Growth in the global personal computer industry is set to remain in double-digits up to 2011, with low-cost netbook devices from Acer and Asus helping to drive sales.
Worldwide PC shipments are projected to grow by 15.7pc in 2008 to reach 311 million units. Growth will remain in double-digits through 2011, with growth above 9pc in 2012, boosting annual shipments to over 482 million in 2012.
Although still expanding quickly, Asia/Pacific excluding Japan saw volume increase by less than 14pc year on year after gains of near 20pc or better for most of the past few years. Rising energy costs, inflationary pressures, the Sichuan earthquake as well as the summer Olympics in China, all limited growth.
Offsetting slower growth in Asia, western Europe saw growth jump to 23pc from just 12pc in 2007, despite a slower economic outlook. Sparked by the wide appeal of low-cost portables such as the Asus Eee PC, western Europe consumer portables grew 60pc over the second quarter and are expected to boost growth for the remainder of 2008.
Other regions also raised their outlook for the next several years, primarily based on the continued strength of portable PC adoption.
“We continue to see a rapid transition to portable PCs around the world, even as economic pressures rise,” said Loren Loverde, director of IDC’s Worldwide Quarterly PC Tracker.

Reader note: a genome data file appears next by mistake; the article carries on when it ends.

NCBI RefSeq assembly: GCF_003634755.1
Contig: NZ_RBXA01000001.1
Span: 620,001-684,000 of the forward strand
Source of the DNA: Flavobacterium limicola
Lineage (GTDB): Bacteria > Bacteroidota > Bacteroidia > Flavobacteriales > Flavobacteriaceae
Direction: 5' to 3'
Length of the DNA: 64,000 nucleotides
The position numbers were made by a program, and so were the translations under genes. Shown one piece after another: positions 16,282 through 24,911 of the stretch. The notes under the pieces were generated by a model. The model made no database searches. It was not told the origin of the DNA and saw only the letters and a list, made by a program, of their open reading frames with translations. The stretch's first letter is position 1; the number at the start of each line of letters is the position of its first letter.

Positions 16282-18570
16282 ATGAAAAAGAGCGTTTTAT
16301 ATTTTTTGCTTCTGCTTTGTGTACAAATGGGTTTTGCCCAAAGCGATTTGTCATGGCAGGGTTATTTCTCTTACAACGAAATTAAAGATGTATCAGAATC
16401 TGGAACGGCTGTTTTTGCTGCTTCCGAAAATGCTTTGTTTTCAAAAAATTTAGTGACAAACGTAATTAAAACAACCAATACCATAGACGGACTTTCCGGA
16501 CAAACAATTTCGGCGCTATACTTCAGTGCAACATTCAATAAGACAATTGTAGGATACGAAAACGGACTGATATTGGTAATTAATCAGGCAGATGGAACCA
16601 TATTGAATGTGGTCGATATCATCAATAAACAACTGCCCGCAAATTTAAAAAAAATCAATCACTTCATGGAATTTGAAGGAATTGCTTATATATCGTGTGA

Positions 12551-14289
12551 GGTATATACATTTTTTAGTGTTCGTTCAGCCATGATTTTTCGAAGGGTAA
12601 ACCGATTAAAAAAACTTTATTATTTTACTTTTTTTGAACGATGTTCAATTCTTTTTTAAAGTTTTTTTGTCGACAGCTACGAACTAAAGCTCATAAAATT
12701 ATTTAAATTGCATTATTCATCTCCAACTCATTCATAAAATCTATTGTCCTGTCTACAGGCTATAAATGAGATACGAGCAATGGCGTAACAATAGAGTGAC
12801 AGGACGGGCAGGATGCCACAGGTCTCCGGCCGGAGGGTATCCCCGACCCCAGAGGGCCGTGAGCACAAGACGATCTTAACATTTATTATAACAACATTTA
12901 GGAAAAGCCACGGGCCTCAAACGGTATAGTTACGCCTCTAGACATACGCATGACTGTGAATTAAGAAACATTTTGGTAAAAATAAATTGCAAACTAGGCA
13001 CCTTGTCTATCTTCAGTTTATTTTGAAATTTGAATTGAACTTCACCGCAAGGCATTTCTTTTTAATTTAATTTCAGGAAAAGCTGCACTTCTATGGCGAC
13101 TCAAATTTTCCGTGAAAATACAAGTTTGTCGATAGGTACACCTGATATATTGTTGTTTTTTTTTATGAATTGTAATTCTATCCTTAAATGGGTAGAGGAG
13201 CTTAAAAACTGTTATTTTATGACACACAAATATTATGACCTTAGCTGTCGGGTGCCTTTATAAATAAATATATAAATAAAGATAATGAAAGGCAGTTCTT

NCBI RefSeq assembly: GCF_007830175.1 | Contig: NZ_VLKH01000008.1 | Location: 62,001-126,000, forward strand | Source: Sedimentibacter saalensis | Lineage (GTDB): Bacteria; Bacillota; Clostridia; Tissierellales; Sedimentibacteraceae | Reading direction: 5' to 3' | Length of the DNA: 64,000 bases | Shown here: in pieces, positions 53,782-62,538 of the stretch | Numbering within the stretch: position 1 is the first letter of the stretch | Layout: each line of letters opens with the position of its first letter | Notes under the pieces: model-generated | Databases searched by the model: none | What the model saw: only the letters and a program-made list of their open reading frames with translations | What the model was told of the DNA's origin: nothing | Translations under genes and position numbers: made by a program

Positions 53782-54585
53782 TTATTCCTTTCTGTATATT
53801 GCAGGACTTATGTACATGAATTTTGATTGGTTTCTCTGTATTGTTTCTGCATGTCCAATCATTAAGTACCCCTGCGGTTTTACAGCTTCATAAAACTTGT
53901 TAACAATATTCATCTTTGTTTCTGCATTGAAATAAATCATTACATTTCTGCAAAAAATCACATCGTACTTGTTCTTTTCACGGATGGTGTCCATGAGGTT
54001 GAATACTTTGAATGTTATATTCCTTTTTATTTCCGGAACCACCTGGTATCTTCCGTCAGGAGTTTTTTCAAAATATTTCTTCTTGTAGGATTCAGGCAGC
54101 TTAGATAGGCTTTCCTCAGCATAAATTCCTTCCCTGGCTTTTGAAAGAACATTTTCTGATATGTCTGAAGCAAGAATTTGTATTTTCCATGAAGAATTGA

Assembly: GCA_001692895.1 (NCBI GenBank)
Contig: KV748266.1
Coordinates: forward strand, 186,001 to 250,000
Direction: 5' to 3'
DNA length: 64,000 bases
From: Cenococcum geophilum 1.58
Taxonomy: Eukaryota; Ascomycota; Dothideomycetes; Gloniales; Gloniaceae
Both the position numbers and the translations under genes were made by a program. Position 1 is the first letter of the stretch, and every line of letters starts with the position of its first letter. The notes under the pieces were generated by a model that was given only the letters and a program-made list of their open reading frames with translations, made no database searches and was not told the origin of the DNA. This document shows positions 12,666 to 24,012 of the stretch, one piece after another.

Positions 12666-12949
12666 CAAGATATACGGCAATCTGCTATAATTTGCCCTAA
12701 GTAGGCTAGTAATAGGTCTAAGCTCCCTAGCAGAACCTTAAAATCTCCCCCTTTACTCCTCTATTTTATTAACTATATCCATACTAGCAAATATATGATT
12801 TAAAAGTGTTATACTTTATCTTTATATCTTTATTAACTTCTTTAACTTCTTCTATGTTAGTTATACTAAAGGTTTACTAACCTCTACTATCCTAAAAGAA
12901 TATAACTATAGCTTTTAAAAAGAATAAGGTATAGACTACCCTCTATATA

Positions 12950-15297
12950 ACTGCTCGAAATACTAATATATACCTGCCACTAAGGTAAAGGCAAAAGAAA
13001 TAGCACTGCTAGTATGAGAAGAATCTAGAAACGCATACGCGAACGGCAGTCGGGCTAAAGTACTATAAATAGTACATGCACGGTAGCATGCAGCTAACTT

“The trend reflects the increasing importance of computing, not just in the home or office, but as an integrated part of our lives. Falling prices, more design choice and competition for PC makers to capture this market continue to drive a rapid transition.”
The success of low-cost notebooks will lead to further erosion of average prices, but will boost volume as more consumers purchase PCs for the first time or as additional systems. Ongoing wireless infrastructure upgrades and the growing role of portable PCs as part of a digital lifestyle, rather than just computing device, will also sustain growth in both consumer and commercial segments.
“The right way to gauge the success of consumer PCs is no longer the adoption rate of households with PCs, or even the number of PCs per household, but rather the number of machines per individual,” said Bob O’Donnell, vice-president, Clients and Displays at IDC.
“The increasing form factor diversity in notebooks as well as desktops is enabling people to justify multiple PC purchases. In the commercial space, companies continue to see the value of refreshing their PCs and are maintaining surprisingly healthy purchasing patterns,” O’Donnell said.
By John Kennedy